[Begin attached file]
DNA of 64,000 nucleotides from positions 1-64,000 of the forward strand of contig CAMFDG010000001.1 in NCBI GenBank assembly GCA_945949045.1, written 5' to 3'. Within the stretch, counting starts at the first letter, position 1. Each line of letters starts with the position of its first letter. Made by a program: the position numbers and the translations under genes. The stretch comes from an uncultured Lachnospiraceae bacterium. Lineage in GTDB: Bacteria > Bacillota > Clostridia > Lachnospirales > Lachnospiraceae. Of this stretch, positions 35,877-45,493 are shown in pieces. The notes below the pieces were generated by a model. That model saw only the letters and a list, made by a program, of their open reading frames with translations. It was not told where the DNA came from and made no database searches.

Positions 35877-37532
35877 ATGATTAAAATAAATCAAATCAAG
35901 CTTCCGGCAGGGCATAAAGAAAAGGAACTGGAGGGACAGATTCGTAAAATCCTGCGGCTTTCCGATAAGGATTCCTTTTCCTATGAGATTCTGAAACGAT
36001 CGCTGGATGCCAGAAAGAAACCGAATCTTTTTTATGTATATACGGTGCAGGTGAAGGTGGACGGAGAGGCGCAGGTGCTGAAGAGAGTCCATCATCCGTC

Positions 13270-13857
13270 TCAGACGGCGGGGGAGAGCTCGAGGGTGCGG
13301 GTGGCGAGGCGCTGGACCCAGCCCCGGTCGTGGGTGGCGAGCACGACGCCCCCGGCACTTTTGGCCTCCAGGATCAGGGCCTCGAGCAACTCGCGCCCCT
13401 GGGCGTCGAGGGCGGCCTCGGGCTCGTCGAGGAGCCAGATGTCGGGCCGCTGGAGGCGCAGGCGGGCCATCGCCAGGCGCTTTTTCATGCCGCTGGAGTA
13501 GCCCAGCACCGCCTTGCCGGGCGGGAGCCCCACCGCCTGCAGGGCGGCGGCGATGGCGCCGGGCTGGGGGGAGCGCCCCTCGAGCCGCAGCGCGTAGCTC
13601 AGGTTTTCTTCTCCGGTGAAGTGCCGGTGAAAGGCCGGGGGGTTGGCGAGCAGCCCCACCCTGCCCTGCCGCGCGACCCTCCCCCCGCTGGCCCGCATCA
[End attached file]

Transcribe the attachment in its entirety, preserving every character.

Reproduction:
DNA of 64,000 nucleotides from positions 1-64,000 of the forward strand of contig CAMFDG010000001.1 in NCBI GenBank assembly GCA_945949045.1, written 5' to 3'. Within the stretch, counting starts at the first letter, position 1. Each line of letters starts with the position of its first letter. Made by a program: the position numbers and the translations under genes. The stretch comes from an uncultured Lachnospiraceae bacterium. Lineage in GTDB: Bacteria > Bacillota > Clostridia > Lachnospirales > Lachnospiraceae. Of this stretch, positions 35,877-45,493 are shown in pieces. The notes below the pieces were generated by a model. That model saw only the letters and a list, made by a program, of their open reading frames with translations. It was not told where the DNA came from and made no database searches.

Positions 35877-37532
35877 ATGATTAAAATAAATCAAATCAAG
35901 CTTCCGGCAGGGCATAAAGAAAAGGAACTGGAGGGACAGATTCGTAAAATCCTGCGGCTTTCCGATAAGGATTCCTTTTCCTATGAGATTCTGAAACGAT
36001 CGCTGGATGCCAGAAAGAAACCGAATCTTTTTTATGTATATACGGTGCAGGTGAAGGTGGACGGAGAGGCGCAGGTGCTGAAGAGAGTCCATCATCCGTC

Positions 13270-13857
13270 TCAGACGGCGGGGGAGAGCTCGAGGGTGCGG
13301 GTGGCGAGGCGCTGGACCCAGCCCCGGTCGTGGGTGGCGAGCACGACGCCCCCGGCACTTTTGGCCTCCAGGATCAGGGCCTCGAGCAACTCGCGCCCCT
13401 GGGCGTCGAGGGCGGCCTCGGGCTCGTCGAGGAGCCAGATGTCGGGCCGCTGGAGGCGCAGGCGGGCCATCGCCAGGCGCTTTTTCATGCCGCTGGAGTA
13501 GCCCAGCACCGCCTTGCCGGGCGGGAGCCCCACCGCCTGCAGGGCGGCGGCGATGGCGCCGGGCTGGGGGGAGCGCCCCTCGAGCCGCAGCGCGTAGCTC
13601 AGGTTTTCTTCTCCGGTGAAGTGCCGGTGAAAGGCCGGGGGGTTGGCGAGCAGCCCCACCCTGCCCTGCCGCGCGACCCTCCCCCCGCTGGCCCGCATCA